Student loans

4 reasons why your student loans may not be forgiven

Here are 4 reasons why your student loans can do not get cancelled.

Here’s what you need to know — and what that means for your student loans.

Student loans

There is unprecedented enthusiasm among student borrowers. Why? President Joe Biden is actively considering large-scale student loan forgiveness. While Biden has said he won’t forgive $50,000 in student loans, he might consider a smaller amount, like $10,000 in student loan forgiveness. However, before you start celebrating, it is essential that you understand that you may not get your student loan forgiven. Here are 4 reasons why you can’t get your student loan forgiven:

1. Biden won’t embrace large-scale student loan cancellation

Yes, Biden is considering student loan forgiveness for millions of student borrowers. To date, Biden has canceled $17 billion in student loans. However, there is no guarantee that Biden will embrace large-scale student loan forgiveness. “I’m looking at facing debt reduction,” Biden said last week. “I’m not looking at a $50,000 debt reduction. But I am carefully considering whether or not there will be additional debt forgiveness. As Biden explained, he hasn’t made the final decision to cancel student loans. Instead, it goes through a “process” and specifically notes “whether or not there will be additional student loan forgiveness.” If Biden decides to do a large-scale student loan forgiveness, he could cancel student loans by that date.


2. You don’t qualify for student loan forgiveness

If Biden enacts large-scale student loan forgiveness, that doesn’t mean you will qualify. If there are qualifications, “large-scale student loan forgiveness” may not be as “large-scale” as you think. For example, Biden will likely limit student loan forgiveness in several ways. (Student Loan Forgiveness: Who Might Qualify Under Biden’s Plan). First, Biden will likely limit student loan forgiveness to only federal student loans. This limitation is consistent with legislation proposed by Sen. Elizabeth Warren (D-MA) and Sen. Chuck Schumer (D-NY), which would limit student loan relief to only federal student loans. Second, Biden could limit student loan forgiveness to student loans only. Graduate student loans account for nearly half of the $1.7 trillion in student loans outstanding. However, higher education, especially law and medical school, leads to higher income on average. By limiting student loan forgiveness to student loans, Biden could play down criticism that large-scale student loan relief disproportionately benefits high-income earners. (Biden Confirms He Won’t Forgive $50,000 in Student Loans – 5 Key Takeaways)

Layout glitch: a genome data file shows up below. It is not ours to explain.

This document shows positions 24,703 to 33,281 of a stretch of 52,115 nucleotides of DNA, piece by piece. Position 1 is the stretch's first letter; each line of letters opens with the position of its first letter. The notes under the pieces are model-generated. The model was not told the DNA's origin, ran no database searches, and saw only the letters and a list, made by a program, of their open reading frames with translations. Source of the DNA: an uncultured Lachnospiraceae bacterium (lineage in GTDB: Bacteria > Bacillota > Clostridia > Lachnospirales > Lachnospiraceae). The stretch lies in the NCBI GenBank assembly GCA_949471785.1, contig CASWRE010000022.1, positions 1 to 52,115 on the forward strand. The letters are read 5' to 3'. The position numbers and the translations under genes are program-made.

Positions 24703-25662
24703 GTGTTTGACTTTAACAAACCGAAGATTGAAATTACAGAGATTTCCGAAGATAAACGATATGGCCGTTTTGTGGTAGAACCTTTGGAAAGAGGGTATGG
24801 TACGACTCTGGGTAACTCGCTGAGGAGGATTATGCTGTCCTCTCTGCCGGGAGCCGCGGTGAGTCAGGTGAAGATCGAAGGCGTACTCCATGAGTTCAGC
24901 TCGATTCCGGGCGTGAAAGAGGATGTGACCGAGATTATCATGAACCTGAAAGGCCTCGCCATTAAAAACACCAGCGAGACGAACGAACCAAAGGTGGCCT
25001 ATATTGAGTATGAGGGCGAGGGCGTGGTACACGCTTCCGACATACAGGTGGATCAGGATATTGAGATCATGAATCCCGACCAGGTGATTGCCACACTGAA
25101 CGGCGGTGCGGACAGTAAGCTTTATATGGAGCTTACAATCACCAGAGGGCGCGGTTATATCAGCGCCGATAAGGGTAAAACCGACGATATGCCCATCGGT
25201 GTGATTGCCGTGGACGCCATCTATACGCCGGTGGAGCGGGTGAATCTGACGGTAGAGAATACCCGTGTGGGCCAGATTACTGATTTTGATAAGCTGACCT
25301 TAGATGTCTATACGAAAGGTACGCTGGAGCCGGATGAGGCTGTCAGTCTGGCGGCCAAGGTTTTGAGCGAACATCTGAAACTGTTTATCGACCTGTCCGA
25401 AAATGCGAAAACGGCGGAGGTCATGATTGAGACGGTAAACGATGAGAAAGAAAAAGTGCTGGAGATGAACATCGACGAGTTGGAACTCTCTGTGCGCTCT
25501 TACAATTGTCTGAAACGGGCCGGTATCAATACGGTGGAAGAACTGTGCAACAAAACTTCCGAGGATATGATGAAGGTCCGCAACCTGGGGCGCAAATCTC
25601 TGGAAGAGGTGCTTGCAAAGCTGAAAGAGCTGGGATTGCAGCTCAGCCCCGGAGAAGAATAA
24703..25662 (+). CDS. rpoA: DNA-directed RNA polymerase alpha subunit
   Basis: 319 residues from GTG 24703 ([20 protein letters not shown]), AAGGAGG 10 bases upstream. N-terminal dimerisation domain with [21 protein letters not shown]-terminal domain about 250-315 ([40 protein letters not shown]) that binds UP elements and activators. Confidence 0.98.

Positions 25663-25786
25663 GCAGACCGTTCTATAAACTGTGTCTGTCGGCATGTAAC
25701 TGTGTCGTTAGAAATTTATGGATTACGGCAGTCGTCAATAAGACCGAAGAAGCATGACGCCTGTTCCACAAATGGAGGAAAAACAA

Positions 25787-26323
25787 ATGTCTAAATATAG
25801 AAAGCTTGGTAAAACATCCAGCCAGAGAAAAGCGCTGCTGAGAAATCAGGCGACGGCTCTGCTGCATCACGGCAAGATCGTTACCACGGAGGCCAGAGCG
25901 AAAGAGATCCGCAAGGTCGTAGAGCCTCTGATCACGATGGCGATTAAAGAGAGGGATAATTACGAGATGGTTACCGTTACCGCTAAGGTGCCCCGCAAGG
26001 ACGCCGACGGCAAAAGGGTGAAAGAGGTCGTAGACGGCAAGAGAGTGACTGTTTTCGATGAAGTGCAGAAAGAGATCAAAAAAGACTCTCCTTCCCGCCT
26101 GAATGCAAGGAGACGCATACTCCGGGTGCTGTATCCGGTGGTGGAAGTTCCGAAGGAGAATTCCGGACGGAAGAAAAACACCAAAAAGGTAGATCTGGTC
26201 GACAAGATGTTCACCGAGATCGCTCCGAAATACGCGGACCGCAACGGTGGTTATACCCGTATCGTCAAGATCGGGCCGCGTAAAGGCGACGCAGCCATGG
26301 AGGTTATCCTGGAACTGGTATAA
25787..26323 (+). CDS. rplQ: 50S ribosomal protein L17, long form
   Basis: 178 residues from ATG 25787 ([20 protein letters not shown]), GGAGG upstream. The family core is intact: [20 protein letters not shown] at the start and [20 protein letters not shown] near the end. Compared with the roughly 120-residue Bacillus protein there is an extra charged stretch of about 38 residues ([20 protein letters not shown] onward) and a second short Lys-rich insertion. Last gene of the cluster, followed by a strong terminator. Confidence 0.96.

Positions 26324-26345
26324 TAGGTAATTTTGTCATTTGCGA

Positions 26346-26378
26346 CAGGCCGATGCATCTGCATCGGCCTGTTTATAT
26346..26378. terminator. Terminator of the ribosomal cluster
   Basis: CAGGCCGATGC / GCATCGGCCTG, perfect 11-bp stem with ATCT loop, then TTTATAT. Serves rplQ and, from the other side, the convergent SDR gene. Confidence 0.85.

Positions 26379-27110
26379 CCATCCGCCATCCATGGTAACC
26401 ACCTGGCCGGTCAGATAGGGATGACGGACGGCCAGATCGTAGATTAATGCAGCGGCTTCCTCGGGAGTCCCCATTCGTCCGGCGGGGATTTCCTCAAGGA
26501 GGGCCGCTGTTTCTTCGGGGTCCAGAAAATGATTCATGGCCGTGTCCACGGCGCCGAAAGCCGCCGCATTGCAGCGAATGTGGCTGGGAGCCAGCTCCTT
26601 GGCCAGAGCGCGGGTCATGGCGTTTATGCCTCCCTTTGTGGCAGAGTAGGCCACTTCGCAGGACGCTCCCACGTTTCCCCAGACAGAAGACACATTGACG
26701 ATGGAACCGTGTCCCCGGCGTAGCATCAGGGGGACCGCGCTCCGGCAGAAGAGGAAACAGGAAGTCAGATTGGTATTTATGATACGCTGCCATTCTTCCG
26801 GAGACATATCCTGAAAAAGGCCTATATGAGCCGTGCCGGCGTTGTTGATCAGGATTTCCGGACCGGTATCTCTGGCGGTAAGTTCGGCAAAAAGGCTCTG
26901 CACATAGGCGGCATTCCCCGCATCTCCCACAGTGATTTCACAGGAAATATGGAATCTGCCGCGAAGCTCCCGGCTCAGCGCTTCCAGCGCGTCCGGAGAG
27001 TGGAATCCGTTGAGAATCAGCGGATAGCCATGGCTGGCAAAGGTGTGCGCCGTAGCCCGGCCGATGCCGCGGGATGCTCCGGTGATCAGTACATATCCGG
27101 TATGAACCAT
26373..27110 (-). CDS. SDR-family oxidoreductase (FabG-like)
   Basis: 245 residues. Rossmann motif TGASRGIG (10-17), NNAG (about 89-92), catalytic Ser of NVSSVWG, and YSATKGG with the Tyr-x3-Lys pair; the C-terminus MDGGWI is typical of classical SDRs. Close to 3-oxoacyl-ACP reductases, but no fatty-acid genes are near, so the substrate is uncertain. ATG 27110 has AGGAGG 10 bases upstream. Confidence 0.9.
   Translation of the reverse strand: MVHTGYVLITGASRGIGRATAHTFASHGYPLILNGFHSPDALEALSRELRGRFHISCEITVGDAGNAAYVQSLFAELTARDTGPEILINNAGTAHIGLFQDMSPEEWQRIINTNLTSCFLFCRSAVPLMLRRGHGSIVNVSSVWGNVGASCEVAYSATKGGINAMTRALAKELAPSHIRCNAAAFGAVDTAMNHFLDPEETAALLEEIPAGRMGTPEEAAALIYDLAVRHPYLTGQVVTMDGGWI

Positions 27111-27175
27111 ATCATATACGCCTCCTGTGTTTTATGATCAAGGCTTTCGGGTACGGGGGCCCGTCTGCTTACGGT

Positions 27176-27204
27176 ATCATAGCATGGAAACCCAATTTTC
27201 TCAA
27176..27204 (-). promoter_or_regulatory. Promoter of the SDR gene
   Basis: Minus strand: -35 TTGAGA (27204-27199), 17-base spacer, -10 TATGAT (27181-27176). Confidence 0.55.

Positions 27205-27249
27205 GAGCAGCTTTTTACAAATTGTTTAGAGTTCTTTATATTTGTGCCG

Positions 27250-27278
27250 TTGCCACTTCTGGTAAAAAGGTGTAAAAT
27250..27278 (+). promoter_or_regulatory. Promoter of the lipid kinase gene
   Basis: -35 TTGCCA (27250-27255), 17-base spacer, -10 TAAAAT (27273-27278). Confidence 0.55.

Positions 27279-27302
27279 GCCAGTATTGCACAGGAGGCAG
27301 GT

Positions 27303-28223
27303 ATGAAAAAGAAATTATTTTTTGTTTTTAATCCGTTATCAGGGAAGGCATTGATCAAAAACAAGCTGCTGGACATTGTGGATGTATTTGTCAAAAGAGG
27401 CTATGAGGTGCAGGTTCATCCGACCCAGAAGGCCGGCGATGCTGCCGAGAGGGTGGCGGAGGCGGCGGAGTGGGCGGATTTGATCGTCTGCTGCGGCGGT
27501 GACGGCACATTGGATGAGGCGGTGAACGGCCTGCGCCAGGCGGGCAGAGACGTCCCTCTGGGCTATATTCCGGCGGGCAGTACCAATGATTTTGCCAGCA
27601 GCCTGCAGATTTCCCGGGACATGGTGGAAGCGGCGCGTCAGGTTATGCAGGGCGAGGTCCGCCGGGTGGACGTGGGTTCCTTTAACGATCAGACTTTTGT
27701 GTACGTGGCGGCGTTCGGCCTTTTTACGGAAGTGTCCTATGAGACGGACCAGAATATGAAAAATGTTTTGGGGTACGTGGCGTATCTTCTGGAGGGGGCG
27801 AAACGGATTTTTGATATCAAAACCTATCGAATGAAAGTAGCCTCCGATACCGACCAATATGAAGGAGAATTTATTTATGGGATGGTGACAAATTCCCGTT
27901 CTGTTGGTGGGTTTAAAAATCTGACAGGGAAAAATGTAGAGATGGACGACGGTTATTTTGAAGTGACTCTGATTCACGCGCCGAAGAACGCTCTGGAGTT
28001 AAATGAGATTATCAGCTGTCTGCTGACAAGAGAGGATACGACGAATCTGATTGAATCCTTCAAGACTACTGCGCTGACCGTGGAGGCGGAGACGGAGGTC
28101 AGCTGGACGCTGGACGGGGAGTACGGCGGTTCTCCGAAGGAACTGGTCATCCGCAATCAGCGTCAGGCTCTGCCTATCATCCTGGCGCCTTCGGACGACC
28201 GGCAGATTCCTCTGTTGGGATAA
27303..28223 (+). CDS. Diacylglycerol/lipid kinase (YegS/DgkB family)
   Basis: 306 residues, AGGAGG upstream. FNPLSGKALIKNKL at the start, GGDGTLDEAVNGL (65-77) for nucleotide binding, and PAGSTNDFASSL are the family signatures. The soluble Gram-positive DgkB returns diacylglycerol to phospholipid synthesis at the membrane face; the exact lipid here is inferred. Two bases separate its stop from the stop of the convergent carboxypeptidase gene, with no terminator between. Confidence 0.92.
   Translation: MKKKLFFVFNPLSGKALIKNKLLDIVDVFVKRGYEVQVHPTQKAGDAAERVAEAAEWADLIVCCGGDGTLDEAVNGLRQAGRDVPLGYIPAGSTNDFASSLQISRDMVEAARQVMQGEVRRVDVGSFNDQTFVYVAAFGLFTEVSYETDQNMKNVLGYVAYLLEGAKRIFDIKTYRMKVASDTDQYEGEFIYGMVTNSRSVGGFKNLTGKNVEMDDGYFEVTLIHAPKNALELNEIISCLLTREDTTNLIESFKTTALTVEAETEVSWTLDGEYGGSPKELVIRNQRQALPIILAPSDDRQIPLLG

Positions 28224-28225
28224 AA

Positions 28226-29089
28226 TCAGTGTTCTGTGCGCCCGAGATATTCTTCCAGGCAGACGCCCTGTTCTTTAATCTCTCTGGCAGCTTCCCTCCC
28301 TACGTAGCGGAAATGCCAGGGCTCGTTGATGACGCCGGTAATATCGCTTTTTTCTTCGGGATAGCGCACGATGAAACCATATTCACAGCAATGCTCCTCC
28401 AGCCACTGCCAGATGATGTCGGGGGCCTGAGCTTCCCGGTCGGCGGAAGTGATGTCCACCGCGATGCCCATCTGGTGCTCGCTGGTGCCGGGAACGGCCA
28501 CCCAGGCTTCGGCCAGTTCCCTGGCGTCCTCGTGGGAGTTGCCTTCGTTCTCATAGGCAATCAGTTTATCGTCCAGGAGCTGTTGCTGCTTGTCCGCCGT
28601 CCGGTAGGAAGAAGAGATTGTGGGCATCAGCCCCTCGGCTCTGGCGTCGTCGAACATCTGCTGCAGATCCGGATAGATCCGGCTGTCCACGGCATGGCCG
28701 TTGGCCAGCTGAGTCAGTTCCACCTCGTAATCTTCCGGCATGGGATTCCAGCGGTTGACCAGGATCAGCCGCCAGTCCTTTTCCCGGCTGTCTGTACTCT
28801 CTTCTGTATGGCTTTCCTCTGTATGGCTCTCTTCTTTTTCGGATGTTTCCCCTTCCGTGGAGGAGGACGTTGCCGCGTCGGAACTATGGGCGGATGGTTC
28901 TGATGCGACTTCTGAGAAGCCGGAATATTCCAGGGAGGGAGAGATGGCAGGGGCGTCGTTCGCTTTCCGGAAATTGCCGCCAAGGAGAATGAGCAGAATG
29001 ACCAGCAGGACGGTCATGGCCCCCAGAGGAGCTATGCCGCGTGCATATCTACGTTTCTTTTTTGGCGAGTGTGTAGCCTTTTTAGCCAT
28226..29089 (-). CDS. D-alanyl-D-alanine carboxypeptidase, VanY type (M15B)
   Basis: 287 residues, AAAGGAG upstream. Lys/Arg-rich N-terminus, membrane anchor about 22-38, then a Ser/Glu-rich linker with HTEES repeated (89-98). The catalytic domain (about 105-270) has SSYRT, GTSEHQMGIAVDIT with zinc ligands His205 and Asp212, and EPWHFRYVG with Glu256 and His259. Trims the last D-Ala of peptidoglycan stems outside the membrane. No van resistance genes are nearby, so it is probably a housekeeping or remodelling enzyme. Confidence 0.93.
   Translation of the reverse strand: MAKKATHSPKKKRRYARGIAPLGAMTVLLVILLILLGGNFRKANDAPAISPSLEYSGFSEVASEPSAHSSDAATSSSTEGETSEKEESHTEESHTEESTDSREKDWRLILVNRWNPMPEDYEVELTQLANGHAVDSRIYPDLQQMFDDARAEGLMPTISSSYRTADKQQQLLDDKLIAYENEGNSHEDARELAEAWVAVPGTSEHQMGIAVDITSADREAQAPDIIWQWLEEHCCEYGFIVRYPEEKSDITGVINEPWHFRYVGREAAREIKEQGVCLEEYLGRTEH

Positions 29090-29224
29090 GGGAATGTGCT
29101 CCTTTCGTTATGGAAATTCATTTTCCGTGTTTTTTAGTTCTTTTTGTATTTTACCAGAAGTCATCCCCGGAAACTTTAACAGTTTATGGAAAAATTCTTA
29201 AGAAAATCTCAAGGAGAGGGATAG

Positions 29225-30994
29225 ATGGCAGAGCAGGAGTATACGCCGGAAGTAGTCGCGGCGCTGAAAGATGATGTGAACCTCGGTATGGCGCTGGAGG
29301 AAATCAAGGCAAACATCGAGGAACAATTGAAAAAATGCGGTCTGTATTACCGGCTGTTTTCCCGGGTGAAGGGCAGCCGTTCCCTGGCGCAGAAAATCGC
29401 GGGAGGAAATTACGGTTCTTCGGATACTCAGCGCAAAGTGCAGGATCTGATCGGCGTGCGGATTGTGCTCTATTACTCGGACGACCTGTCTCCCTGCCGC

3. Your income is too high to get student loan forgiveness

Your income may be too high to get student loan forgiveness. Like the potential limitations for federal student loans and college student loans only, Biden may seek additional constraints on who is eligible for student loan relief. For example, Biden could also limit the cancellation of student loans by imposing an income threshold. (No, Biden is not canceling most student loan debt). While Warren and Schumer have proposed an annual income threshold of $125,000, Biden could choose a different amount. For reference, $75,000 in annual income was the threshold for stimulus checks in response to the Covid-19 pandemic. That said, there is also a movement to limit student loan forgiveness to low-income borrowers only. While the Biden administration is expected to define “low income,” the goal would be to target maximum student loan relief to student borrowers who are experiencing the most difficulty.


4. Biden lacks legal authority for large-scale student loan cancellation

Even if Biden proceeds with student loan cancellation, that does not mean he has the legal authority to enact large-scale student loan cancellation. (A new proposal would prevent Biden from canceling student loans). Members of Congress may have their own view of a president’s power to act unilaterally through executive action. For example, Warren says the Higher Education Act of 1964 authorizes the president to forgive an unlimited number of student loans for an unlimited number of student borrowers. In contrast, House Speaker Nancy Pelosi (D-CA) says the president has no such power and that only Congress can enact large-scale student loan forgiveness. However, if there is a legal challenge to a potential executive action, only a court will make the final decision on its legality. Therefore, Biden could seek to enact large-scale student loan forgiveness, but implementation could be delayed or prevented.

You may be eligible for student loan forgiveness. However, there’s no guarantee if the president will forgive more student loans, how many would be forgiven, and whether you’ll qualify. Any student loan cancellation is likely to include limitations, which will limit the number of eligible borrowers. As the end of temporary student loan relief approaches, it is essential to review all of your student loan repayment options. Here are some popular ways to pay off student loans and save money:

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No, Biden is not canceling most student loan debt